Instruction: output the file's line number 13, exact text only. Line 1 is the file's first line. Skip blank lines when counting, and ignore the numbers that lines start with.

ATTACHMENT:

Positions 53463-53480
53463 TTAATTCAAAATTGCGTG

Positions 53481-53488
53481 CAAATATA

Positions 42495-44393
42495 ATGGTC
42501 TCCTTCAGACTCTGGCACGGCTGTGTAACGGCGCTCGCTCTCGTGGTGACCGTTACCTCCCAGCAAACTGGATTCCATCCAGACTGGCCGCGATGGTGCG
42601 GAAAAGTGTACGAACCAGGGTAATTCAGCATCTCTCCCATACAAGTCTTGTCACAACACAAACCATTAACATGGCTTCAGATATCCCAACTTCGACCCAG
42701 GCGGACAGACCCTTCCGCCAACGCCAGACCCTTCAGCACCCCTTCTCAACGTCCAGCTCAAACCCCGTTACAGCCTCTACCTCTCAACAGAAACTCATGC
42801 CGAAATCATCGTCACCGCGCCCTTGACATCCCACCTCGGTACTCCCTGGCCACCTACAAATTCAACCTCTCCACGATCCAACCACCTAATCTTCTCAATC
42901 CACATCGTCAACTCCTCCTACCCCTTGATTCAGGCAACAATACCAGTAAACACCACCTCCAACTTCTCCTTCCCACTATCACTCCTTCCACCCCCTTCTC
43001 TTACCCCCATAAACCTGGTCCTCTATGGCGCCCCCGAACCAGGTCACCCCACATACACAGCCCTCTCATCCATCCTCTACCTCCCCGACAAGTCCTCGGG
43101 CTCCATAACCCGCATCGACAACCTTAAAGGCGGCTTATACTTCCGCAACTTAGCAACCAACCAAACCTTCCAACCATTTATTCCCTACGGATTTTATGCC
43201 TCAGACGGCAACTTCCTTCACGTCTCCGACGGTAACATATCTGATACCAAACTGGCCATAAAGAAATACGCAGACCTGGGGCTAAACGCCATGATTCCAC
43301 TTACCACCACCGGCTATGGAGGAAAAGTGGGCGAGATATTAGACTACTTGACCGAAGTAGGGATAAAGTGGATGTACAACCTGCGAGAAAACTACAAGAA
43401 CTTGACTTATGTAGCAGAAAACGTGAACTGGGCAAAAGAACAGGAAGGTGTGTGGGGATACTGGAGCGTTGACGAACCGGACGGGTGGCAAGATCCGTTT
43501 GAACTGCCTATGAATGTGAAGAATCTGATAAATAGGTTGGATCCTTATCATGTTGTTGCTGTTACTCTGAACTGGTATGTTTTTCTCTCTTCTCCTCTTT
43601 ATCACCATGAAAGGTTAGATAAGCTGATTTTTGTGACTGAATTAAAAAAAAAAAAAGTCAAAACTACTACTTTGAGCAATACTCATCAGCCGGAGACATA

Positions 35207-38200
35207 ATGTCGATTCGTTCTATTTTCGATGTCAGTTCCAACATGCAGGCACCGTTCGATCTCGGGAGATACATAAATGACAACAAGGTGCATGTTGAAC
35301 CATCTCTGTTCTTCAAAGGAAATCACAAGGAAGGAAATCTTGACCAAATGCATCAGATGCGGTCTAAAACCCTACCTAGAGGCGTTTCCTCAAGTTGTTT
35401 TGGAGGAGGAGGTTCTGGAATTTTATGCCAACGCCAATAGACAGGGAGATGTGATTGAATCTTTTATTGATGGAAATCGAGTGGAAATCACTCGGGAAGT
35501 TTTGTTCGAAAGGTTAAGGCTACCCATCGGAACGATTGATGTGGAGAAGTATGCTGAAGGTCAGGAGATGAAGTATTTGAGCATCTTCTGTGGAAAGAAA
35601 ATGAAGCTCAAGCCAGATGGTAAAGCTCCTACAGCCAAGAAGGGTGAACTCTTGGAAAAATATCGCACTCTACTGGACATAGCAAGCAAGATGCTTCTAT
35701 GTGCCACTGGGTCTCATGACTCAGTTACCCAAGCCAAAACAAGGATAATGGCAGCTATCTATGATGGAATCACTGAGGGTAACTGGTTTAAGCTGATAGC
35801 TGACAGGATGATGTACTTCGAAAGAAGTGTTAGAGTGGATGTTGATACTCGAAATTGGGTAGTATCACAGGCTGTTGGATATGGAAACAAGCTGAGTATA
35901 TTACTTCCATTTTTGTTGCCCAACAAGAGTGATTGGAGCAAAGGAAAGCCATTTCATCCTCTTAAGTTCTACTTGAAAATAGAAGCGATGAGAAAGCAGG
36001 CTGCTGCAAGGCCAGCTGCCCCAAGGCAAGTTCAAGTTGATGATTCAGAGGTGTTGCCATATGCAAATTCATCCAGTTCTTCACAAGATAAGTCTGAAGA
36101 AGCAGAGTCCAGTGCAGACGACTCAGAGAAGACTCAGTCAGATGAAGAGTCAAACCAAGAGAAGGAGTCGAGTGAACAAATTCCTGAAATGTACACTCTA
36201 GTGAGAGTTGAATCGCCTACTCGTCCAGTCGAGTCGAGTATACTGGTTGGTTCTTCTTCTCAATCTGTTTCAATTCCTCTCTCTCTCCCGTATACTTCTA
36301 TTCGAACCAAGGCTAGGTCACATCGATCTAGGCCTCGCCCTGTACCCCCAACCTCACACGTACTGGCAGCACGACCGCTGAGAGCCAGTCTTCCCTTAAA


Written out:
43101 CTCCATAACCCGCATCGACAACCTTAAAGGCGGCTTATACTTCCGCAACTTAGCAACCAACCAAACCTTCCAACCATTTATTCCCTACGGATTTTATGCC